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Methylation of tumour suppressor gene promoters in the presence and absence of transcriptional silencing in high hyperdiploid acute lymphoblastic leukaemia

Paulsson, Kajsa LU ; An, Qian; Moorman, Anthony V.; Parker, Helen; Molloy, Gael; Davies, Teresa; Griffiths, Mike; Ross, Fiona M.; Irving, Julie and Harrison, Christine J., et al. (2009) In British Journal of Haematology 144(6). p.838-847
Abstract
Promoter methylation is a common phenomenon in tumours, including haematological malignancies. In the present study, we investigated 36 cases of high hyperdiploid (> 50 chromosomes) acute lymphoblastic leukaemia (ALL) with methylation-specific multiplex ligase-dependent probe amplification to determine the extent of aberrant methylation in this subgroup. The analysis, which comprised the promoters of 35 known tumour suppressor genes, showed that 16 genes displayed abnormal methylation in at least one case each. The highest number of methylated gene promoters seen in a single case was thirteen, with all but one case displaying methylation for at least one gene. The most common targets were ESR1 (29/36 cases; 81%), CADM1 (IGSF4, TSLC1;... (More)
Promoter methylation is a common phenomenon in tumours, including haematological malignancies. In the present study, we investigated 36 cases of high hyperdiploid (> 50 chromosomes) acute lymphoblastic leukaemia (ALL) with methylation-specific multiplex ligase-dependent probe amplification to determine the extent of aberrant methylation in this subgroup. The analysis, which comprised the promoters of 35 known tumour suppressor genes, showed that 16 genes displayed abnormal methylation in at least one case each. The highest number of methylated gene promoters seen in a single case was thirteen, with all but one case displaying methylation for at least one gene. The most common targets were ESR1 (29/36 cases; 81%), CADM1 (IGSF4, TSLC1; 25/36 cases; 69%), FHIT (24/36 cases; 67%) and RARB (22/36 cases; 61%). Interestingly, quantitative reverse transcription-polymerase chain reaction showed that although methylation of the CADM1 and RARB promoters resulted in the expected pattern of downregulation of the respective genes, no difference could be detected in FHIT expression between methylation-positive and -negative cases. Furthermore, TIMP3 was not expressed regardless of methylation status, showing that aberrant methylation does not always lead to gene expression changes. Taken together, our findings suggest that aberrant methylation of tumour suppressor gene promoters is a common phenomenon in high hyperdiploid ALL. (Less)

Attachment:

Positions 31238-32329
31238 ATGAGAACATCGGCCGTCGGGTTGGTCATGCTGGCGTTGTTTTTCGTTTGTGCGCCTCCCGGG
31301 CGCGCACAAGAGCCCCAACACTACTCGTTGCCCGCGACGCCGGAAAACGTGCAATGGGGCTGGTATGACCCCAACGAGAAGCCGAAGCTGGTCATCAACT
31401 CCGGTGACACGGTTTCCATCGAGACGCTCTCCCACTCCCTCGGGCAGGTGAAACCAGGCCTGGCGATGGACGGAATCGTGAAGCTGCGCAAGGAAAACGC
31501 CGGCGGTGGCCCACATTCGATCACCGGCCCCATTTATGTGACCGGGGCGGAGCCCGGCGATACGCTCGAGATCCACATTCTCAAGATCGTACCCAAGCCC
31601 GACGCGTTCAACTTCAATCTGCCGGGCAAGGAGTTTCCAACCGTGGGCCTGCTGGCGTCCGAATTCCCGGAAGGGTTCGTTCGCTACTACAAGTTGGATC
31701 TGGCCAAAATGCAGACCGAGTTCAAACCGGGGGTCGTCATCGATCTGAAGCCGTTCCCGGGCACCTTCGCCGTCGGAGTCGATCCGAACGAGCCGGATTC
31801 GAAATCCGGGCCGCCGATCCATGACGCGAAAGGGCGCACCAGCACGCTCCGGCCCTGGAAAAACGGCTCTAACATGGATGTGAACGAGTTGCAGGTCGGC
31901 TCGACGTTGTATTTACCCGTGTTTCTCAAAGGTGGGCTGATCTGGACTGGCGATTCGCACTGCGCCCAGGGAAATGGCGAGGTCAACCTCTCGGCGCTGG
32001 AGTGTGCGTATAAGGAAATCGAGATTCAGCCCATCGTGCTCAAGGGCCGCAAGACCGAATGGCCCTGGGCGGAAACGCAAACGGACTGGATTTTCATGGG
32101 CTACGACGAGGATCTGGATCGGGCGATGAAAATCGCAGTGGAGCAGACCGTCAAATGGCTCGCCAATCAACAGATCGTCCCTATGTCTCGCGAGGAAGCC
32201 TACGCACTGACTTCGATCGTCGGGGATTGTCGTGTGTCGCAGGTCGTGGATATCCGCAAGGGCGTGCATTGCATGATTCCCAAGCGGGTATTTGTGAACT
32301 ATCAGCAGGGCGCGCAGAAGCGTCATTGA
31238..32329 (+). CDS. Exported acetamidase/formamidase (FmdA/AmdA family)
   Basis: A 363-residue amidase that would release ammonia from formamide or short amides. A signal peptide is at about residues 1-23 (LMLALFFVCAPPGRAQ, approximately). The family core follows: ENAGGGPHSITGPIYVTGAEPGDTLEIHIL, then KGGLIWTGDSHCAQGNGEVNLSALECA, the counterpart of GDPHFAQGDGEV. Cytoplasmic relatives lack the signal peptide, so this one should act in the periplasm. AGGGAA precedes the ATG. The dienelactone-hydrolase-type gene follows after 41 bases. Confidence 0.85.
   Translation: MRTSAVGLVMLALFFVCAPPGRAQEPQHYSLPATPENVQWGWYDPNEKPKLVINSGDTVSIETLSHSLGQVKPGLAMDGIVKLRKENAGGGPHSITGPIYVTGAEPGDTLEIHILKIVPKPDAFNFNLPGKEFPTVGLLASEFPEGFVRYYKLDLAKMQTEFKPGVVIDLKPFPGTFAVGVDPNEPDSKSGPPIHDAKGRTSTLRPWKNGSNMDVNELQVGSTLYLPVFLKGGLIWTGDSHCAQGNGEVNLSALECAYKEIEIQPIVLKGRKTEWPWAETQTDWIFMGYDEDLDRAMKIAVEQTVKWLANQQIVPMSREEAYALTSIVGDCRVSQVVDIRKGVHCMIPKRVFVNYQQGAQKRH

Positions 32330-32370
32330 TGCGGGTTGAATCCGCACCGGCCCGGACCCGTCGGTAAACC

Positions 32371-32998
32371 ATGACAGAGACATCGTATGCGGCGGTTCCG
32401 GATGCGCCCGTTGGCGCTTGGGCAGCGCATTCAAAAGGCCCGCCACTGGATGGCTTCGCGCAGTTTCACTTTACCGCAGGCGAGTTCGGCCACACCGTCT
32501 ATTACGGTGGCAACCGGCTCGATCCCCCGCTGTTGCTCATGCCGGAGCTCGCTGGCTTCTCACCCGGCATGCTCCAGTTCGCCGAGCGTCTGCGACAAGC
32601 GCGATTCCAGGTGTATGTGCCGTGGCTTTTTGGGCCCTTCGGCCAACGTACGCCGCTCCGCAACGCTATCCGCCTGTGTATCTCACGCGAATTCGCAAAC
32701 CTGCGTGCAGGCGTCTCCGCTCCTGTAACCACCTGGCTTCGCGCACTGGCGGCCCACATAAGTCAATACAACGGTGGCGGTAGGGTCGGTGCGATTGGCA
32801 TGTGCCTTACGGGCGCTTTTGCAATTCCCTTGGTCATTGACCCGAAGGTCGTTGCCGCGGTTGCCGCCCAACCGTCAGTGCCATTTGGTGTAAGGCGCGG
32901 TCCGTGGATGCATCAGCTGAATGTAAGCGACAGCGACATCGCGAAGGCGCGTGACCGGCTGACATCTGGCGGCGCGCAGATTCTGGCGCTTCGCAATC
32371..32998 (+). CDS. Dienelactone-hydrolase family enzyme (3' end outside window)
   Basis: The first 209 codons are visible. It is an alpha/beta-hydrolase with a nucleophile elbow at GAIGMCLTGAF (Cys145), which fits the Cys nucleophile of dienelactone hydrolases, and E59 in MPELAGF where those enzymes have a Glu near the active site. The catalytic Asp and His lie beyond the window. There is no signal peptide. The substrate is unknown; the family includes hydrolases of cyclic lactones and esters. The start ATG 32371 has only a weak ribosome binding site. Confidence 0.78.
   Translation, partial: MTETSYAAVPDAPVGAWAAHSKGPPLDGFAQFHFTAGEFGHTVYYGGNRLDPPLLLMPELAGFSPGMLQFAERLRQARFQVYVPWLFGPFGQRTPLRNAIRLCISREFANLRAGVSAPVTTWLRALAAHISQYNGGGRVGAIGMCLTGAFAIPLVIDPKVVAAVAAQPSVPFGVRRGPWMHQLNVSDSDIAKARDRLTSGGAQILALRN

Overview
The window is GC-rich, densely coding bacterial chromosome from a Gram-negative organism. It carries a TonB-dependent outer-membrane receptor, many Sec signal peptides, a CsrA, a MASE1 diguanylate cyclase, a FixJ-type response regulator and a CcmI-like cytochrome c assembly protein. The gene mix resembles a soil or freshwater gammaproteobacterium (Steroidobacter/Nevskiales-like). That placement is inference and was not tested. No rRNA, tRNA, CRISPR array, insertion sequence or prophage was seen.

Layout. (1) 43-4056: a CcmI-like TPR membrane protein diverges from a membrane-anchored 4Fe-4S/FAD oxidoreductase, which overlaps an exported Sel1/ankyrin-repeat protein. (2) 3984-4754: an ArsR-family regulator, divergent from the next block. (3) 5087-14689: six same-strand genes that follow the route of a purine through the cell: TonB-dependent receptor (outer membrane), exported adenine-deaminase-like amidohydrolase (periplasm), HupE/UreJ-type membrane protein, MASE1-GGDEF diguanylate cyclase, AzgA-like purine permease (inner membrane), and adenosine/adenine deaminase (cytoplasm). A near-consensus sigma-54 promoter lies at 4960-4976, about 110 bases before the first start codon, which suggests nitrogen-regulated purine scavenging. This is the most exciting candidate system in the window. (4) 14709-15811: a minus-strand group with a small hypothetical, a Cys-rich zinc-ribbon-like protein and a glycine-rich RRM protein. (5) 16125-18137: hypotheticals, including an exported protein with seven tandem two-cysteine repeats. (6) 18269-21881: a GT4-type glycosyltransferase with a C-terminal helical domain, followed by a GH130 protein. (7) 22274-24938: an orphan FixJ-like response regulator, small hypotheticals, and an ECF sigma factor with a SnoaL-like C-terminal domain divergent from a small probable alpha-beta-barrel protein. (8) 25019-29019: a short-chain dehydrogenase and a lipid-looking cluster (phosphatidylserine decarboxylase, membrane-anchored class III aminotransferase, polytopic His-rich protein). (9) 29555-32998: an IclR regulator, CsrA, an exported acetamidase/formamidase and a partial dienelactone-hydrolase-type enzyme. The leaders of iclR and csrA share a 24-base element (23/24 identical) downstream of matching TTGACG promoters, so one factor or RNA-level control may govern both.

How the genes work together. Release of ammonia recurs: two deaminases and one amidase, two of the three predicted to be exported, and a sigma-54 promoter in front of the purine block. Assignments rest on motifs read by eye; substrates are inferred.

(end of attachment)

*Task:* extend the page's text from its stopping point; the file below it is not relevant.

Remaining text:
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publication status
published
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keywords
acute lymphoblastic leukaemia, high hyperdiploid, methylation
in
British Journal of Haematology
volume
144
issue
6
pages
838 - 847
publisher
Federation of European Neuroscience Societies and Blackwell Publishing Ltd
external identifiers
  • wos:000263519100004
  • scopus:60649084679
ISSN
0007-1048
DOI
10.1111/j.1365-2141.2008.07523.x
language
English
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yes
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18654dd2-e72e-4f43-aaed-3fdd9f8efc77 (old id 1372543)
date added to LUP
2009-05-08 15:26:44
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2017-12-10 03:51:32
@article{18654dd2-e72e-4f43-aaed-3fdd9f8efc77,
  abstract     = {Promoter methylation is a common phenomenon in tumours, including haematological malignancies. In the present study, we investigated 36 cases of high hyperdiploid (> 50 chromosomes) acute lymphoblastic leukaemia (ALL) with methylation-specific multiplex ligase-dependent probe amplification to determine the extent of aberrant methylation in this subgroup. The analysis, which comprised the promoters of 35 known tumour suppressor genes, showed that 16 genes displayed abnormal methylation in at least one case each. The highest number of methylated gene promoters seen in a single case was thirteen, with all but one case displaying methylation for at least one gene. The most common targets were ESR1 (29/36 cases; 81%), CADM1 (IGSF4, TSLC1; 25/36 cases; 69%), FHIT (24/36 cases; 67%) and RARB (22/36 cases; 61%). Interestingly, quantitative reverse transcription-polymerase chain reaction showed that although methylation of the CADM1 and RARB promoters resulted in the expected pattern of downregulation of the respective genes, no difference could be detected in FHIT expression between methylation-positive and -negative cases. Furthermore, TIMP3 was not expressed regardless of methylation status, showing that aberrant methylation does not always lead to gene expression changes. Taken together, our findings suggest that aberrant methylation of tumour suppressor gene promoters is a common phenomenon in high hyperdiploid ALL.},
  author       = {Paulsson, Kajsa and An, Qian and Moorman, Anthony V. and Parker, Helen and Molloy, Gael and Davies, Teresa and Griffiths, Mike and Ross, Fiona M. and Irving, Julie and Harrison, Christine J. and Young, Bryan D. and Strefford, Jon C.},
  issn         = {0007-1048},
  keyword      = {acute lymphoblastic leukaemia,high hyperdiploid,methylation},
  language     = {eng},
  number       = {6},
  pages        = {838--847},
  publisher    = {Federation of European Neuroscience Societies and Blackwell Publishing Ltd},
  series       = {British Journal of Haematology},
  title        = {Methylation of tumour suppressor gene promoters in the presence and absence of transcriptional silencing in high hyperdiploid acute lymphoblastic leukaemia},
  url          = {http://dx.doi.org/10.1111/j.1365-2141.2008.07523.x},
  volume       = {144},
  year         = {2009},
}